how often you’ve borrowed, and how you’ve managed
past debts.

— What Is Equal Credit —
_____ Opportunity?______
The law says that a creditor may not discriminate against
you — treat you less favorably than another applicant for
credit —because of your sex or marital status.

Just because you are a woman, or single, or
married, a creditor may not turn you down for a
loan.
The rules that follow are designed to stop specific abuses
that have limited women’s ability to get credit.

— Applying for Credit-----Questions About
Your Sex or Marital Status
A creditor may not discourage you from applying for
credit just because you are a woman, or single, or
married. When you fill out a credit application, you
should know that there are only certain questions a
creditor may ask about your sex or marital status.
• You may not be asked your sex on a credit appli­
cation — with one exception. If you apply for a loan
to buy or build a home, a creditor is required to ask
your sex to provide the Federal Government with
information to monitor compliance with the Act.
You do not have to answer the question.
• You do not have to choose a courtesy title (Miss,
Ms., Mrs.) on a credit form.

• A creditor may not request your marital status on
an application for an individual, unsecured account
(a bank credit card or an overdraft checking ac­
count, for example), where no community property
is involved.*

The creditor wants to be assured of two things: your
ability to repay debt and your willingness to do so. The
Equal Credit Opportunity Act does not change this
standard of creditworthiness.

• A creditor may request your marital status in all
other cases. But, you can only be asked whether
you are married, unmarried, or separated (un­
married includes single, divorced or widowed).

'B o th men and women are protected by the ban against discrimination
because of sex or marital status.

'C om m unity property States are: Arizona, California, Idaho, Louisiana,
Nevada, New Mexico, Texas, and Washington.

Rating You As A
Credit Risk

- Extending Credit —YourOwn Account

To make sure that your application is treated fairly, there
are certain other things that a creditor may not do in
deciding whether you are creditworthy.

The law says that a woman has a right to her own credit if
she is creditworthy. If you are getting married, remember
that you can keep your own credit accounts and credit
record.

Specifically, a creditor may not:
• refuse to consider your income because you are a
married woman, even if your income is from part­
time employment.
• ask about your birth control practices or your plans
to have children. A creditor may not assume that
you will have children or that your income will be
interrupted to do so.

Specifically, a creditor may not:
• refuse to grant you an individual account just be­
cause of your sex or marital status.
• refuse to open or maintain an account in your first
name and maiden name, or your first name and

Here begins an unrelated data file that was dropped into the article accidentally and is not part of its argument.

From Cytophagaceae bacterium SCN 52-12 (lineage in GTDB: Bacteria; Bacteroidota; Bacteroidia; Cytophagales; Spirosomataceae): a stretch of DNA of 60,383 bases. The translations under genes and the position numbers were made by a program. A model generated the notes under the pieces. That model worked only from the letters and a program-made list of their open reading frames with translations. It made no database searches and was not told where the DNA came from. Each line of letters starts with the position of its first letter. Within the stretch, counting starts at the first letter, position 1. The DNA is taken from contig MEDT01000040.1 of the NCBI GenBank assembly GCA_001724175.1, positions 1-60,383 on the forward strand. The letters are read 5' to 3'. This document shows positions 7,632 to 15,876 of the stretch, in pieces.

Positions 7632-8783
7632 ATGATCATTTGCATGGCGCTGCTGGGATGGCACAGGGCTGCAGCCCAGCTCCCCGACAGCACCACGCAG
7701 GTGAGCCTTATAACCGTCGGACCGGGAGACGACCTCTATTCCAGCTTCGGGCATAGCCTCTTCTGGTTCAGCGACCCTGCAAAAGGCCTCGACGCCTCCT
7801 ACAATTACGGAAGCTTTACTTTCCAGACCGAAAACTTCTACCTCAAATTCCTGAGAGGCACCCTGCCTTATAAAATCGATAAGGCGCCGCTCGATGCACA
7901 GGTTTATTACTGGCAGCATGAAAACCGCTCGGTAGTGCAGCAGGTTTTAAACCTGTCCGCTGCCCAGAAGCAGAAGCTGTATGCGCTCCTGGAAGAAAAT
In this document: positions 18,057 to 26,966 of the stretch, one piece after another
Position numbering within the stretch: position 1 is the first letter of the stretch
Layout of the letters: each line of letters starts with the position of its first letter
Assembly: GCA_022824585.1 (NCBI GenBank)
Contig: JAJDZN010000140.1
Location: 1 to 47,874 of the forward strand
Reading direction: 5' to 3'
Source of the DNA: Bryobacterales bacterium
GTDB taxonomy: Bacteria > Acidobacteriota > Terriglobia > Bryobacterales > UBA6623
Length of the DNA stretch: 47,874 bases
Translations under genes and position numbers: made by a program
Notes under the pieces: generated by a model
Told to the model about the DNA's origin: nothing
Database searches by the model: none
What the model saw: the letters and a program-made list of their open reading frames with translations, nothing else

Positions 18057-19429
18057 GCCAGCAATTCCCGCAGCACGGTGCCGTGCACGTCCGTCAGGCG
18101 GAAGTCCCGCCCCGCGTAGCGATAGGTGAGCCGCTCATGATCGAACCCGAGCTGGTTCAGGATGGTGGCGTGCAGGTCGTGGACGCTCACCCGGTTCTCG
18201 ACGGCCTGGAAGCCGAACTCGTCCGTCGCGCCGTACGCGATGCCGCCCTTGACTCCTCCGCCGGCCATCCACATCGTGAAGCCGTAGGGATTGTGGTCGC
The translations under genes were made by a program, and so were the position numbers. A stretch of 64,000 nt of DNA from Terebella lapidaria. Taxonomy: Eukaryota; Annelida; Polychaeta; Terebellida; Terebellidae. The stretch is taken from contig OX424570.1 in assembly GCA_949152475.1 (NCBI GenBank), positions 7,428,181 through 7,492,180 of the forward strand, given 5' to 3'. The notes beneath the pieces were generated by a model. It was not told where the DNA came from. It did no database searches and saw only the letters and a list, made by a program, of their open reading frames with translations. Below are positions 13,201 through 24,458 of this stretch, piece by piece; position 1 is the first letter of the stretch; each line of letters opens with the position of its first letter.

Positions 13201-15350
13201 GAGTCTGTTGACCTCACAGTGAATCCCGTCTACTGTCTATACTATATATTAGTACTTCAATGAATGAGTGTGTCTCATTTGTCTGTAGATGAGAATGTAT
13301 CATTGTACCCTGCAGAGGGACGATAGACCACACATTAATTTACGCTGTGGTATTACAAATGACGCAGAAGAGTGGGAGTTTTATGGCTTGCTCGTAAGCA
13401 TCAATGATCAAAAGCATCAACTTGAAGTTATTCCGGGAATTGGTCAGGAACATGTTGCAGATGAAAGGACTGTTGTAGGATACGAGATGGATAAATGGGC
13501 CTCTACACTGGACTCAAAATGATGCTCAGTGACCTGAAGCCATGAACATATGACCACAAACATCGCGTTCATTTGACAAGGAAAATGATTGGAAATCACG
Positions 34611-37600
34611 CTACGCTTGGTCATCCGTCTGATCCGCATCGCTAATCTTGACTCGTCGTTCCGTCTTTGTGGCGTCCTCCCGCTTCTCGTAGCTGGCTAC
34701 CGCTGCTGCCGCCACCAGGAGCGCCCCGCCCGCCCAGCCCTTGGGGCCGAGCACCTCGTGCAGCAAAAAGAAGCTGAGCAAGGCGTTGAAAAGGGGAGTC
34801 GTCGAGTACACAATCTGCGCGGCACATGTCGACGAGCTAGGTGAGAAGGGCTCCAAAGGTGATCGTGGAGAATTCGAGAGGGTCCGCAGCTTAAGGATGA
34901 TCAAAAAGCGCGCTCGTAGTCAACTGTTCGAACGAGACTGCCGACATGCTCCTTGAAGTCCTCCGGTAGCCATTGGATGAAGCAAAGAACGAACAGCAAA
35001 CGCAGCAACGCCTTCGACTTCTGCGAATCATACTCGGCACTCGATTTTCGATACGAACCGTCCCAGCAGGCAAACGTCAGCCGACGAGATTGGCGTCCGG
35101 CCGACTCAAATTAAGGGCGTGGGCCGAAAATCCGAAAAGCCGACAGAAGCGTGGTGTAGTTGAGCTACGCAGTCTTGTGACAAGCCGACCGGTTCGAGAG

your husband’s surname, or a combined surname.

• refuse to consider reliable alimony, child support, or
separate maintenance payments. However, you
don’t have to disclose such income unless you want
to in order to improve your chances of getting
credit.

• ask for information about your husband or ex­
husband, unless:

• consider whether you have a telephone listing in
your own name, because this would discriminate
against married women.

— you’re relying on income from alimony or on
community property to support your application.

• consider your sex as a factor in deciding whether
you are a good credit risk.

• require a co-signer or the signature of your spouse
just because you are a woman or married (with
certain exceptions when property rights are in­
volved).

• use your marital status to discriminate against you.
However, there are some closely related questions that
are permitted. In order to estimate your expenses, a credi­
tor may ask how many children you have, their ages, and
the cost of caring for them, as well as about your obliga­
tions to pay alimony, child support, or maintenance. A
creditor may ask how regularly you receive your alimony
payments, or whether they are made under court order,
in order to determine whether these payments are a de­
pendable source of income. You may be asked whether
there is a telephone in your home.
And finally, a creditor may consider your marital status
because, under the laws of your State, there may be dif­
ferences in the property rights of married and unmarried
people. Such differences may affect the creditor’s ability
to collect if you default.

— you’re relying on his income
— he’ll use the account or be liable for it

If your marital status changes, a creditor may not re­
quire you to reapply for credit, change the terms of your
account, or close your account, unless there is some indi­
cation that you are no longer willing or able to repay your
debt. A creditor may ask you to reapply if your ex­
husband’s income was counted to support your credit.

— Establishing a Credit —
___
History
Married women often have had trouble establishing credit
records because all debts were listed in their husbands’
names. A new rule will help women build up their own
credit records.


Federal Reserve Bank of St. Louis, One Federal Reserve Bank Plaza, St. Louis, MO 63102